“I have no idea why you bother carrying that thing.” Edward looked up to see a man in his late twenties, wearing an expensive looking suit sauntering in his direction.

“Not everyone we run into deserves third degree burns, Wolf.” Edward said tersely. “Or to be mauled, might I add.”

“These days I’m not so sure of that.” Trent Kinsey, codename: Wolf, shook his head.

“Recent mission get your back up?” Edward asked little emotion in his voice. He started down the corridor on his left and motioned for the younger man to fall into step.

“All of them, actually.” Trent grimaced. “You’d think rank one would earn me something better than babysitting these penny ante MGS-class criminals. The last bust I had was a girl with freaking acid spit! I mean what the hell? Who has acid spit?”

“Who turns into a lupine nightmare?” Edward shot back. “I’ve told you a thousand times, Wolf; it’s the powers you don’t respect that’ll kill you.” He narrowed his eyes. “I thought you weren’t calling me ‘sir’ enough… did you say you were rank one now?”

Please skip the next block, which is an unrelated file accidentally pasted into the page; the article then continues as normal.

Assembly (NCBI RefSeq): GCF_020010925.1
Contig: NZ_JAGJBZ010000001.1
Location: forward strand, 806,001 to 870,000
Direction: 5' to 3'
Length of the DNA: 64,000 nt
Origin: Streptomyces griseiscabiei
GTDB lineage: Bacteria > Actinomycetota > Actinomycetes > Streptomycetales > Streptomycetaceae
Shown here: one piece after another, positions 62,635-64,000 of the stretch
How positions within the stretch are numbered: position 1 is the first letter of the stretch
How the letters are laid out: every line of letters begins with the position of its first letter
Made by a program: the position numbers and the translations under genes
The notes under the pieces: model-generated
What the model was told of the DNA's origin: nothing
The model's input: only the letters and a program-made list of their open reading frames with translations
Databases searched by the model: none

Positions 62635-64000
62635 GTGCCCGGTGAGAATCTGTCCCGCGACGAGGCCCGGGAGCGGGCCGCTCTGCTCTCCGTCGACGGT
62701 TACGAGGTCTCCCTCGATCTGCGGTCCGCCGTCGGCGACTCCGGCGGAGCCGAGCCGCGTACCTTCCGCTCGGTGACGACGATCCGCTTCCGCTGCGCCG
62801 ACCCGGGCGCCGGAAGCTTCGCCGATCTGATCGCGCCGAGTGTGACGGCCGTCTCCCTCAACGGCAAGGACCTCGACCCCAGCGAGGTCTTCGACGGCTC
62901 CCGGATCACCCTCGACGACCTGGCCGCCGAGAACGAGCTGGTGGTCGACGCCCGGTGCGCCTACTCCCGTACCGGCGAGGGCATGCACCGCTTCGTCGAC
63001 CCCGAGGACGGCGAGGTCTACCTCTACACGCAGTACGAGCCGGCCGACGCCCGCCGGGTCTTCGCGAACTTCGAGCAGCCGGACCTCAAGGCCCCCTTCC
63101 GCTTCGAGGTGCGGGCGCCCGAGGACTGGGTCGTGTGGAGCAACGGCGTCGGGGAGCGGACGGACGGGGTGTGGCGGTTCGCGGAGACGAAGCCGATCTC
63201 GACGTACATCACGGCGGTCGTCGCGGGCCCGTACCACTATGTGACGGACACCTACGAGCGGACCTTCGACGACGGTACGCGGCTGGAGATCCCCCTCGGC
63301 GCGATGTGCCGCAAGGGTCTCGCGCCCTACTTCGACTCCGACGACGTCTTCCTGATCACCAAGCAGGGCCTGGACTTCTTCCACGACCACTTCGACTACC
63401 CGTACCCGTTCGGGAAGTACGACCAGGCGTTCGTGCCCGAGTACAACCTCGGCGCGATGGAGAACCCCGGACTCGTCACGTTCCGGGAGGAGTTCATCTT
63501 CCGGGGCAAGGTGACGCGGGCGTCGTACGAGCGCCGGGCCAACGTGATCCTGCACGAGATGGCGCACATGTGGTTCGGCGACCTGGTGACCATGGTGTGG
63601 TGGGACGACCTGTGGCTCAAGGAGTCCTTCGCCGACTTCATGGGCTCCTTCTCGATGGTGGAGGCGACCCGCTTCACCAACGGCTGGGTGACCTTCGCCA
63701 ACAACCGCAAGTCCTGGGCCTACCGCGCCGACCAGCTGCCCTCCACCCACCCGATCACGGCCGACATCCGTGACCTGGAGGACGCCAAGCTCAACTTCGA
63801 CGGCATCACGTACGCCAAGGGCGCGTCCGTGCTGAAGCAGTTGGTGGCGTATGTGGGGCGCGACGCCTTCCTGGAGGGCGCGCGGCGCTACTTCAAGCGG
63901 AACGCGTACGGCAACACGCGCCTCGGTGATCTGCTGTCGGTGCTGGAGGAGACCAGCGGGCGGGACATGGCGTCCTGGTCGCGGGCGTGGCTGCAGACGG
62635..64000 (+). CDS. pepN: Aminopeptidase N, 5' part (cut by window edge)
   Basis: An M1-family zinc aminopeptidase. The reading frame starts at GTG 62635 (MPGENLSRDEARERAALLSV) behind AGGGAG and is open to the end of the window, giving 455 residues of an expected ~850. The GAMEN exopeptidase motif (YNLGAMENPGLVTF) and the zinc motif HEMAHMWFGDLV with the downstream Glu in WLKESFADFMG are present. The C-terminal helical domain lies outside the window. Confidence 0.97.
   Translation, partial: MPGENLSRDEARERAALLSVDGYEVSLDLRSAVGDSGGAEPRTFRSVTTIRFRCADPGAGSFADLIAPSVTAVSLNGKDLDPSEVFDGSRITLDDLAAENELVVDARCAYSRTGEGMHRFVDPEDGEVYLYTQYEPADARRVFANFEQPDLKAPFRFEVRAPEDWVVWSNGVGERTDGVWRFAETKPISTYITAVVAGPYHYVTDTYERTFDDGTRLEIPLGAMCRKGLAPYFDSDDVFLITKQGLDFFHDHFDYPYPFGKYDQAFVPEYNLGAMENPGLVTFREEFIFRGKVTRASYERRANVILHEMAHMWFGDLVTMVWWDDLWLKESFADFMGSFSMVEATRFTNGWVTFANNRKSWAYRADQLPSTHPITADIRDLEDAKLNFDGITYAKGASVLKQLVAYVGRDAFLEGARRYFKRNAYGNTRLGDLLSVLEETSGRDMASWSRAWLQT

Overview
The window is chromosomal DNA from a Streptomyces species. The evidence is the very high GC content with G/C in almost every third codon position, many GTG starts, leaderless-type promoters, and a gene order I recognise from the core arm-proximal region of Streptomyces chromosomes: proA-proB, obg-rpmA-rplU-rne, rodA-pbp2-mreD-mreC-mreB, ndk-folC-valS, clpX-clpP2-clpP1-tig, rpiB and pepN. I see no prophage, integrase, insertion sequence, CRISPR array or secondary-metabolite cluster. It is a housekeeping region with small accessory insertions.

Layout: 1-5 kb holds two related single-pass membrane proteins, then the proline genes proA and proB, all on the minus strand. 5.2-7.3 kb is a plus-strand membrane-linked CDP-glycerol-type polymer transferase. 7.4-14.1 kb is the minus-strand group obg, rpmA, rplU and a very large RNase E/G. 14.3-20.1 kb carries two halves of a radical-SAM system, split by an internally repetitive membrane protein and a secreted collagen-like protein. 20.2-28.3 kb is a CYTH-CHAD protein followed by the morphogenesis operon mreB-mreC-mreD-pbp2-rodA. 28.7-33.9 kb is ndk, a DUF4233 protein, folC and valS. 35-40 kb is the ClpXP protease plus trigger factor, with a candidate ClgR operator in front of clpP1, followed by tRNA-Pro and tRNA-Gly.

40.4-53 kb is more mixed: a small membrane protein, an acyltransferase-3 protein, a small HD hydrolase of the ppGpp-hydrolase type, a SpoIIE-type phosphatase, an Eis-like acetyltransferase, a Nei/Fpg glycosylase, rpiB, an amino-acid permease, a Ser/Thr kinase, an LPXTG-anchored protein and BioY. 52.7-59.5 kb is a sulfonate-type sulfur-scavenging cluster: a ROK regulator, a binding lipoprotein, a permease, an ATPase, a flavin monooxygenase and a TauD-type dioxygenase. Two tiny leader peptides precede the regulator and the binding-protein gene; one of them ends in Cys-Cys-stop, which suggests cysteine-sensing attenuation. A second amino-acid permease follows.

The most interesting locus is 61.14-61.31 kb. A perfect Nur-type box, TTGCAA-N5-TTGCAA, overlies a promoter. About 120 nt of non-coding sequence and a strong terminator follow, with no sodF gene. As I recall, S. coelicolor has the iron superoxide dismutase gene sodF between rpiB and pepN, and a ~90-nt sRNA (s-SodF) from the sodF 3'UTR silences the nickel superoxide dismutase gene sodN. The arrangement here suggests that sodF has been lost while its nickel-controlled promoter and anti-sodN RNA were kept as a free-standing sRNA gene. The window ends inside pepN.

“As of two months ago… sir.” Trent added hastily. “A bunch of lowbies got elevated at about the same time.”

“Like who?” Edward asked tersely.

“Shine, War-torn, Launch…” Trent started.

“All people I withheld recommendations on, I notice.” Edward said. They passed by a glass paneled wall, over looking the Enforcers’ gym. He noticed a woman with white skin and overly large eyes sparring with a lumbering brick of a man in one of the boxing rings. “Including you, Wolf.”

“Well, you’ve been suspended—“

“On leave.” Edward corrected gruffly.

“On leave for months, sir. We’ve improved since then.”

“I bet.” Edward said. He stopped in the middle of the hall and grabbed Trent’s arm, raising the sleeve of his suit. There was a steel bracelet encircling the younger man’s wrist with some sort of blue liquid cycling through the clear plastic windows cut into it. Grunting, Edward pulled back Trent’s collar to reveal a similar gorget around his neck. “God damn it. Wolf, you still don’t even have control over it yet, do you?”

“I’m fine as long as the inhibiters are working.” Trent replied, rolling his sleeve back down with a petulant look.